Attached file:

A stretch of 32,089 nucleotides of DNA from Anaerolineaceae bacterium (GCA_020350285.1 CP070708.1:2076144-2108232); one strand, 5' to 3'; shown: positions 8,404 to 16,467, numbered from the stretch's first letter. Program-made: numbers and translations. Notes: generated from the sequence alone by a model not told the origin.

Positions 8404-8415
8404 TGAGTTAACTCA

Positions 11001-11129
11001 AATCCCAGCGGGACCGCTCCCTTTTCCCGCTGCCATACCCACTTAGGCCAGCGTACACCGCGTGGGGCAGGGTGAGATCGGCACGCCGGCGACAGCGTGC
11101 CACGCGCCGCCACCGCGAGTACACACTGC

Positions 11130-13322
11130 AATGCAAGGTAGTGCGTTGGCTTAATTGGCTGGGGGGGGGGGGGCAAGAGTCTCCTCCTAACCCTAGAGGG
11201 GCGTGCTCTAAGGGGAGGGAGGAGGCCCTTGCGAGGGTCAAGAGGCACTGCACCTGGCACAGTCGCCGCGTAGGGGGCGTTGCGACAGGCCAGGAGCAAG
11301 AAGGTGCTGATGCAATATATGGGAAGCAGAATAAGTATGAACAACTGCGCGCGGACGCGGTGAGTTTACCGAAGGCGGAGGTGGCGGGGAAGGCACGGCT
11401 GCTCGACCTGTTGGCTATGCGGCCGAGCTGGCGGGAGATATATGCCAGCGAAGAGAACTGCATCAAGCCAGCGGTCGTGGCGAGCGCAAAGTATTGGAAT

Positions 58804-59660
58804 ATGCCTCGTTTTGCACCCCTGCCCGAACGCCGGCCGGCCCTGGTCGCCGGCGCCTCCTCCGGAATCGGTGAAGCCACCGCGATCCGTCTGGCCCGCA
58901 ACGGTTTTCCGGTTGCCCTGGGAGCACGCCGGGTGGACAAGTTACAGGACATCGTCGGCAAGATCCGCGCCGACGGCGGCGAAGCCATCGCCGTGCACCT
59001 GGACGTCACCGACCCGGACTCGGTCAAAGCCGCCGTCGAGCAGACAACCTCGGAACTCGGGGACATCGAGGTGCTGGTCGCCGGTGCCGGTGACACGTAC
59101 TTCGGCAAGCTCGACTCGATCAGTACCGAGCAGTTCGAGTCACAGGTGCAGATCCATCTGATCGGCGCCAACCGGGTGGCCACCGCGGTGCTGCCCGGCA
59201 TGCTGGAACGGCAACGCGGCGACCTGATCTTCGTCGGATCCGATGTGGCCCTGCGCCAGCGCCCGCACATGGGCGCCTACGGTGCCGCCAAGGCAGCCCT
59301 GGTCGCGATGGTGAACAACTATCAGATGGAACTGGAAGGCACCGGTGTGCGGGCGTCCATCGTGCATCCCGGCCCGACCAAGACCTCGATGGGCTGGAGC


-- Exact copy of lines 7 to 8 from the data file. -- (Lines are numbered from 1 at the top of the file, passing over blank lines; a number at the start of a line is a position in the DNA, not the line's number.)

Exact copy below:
Positions 11130-13322
11130 AATGCAAGGTAGTGCGTTGGCTTAATTGGCTGGGGGGGGGGGGGCAAGAGTCTCCTCCTAACCCTAGAGGG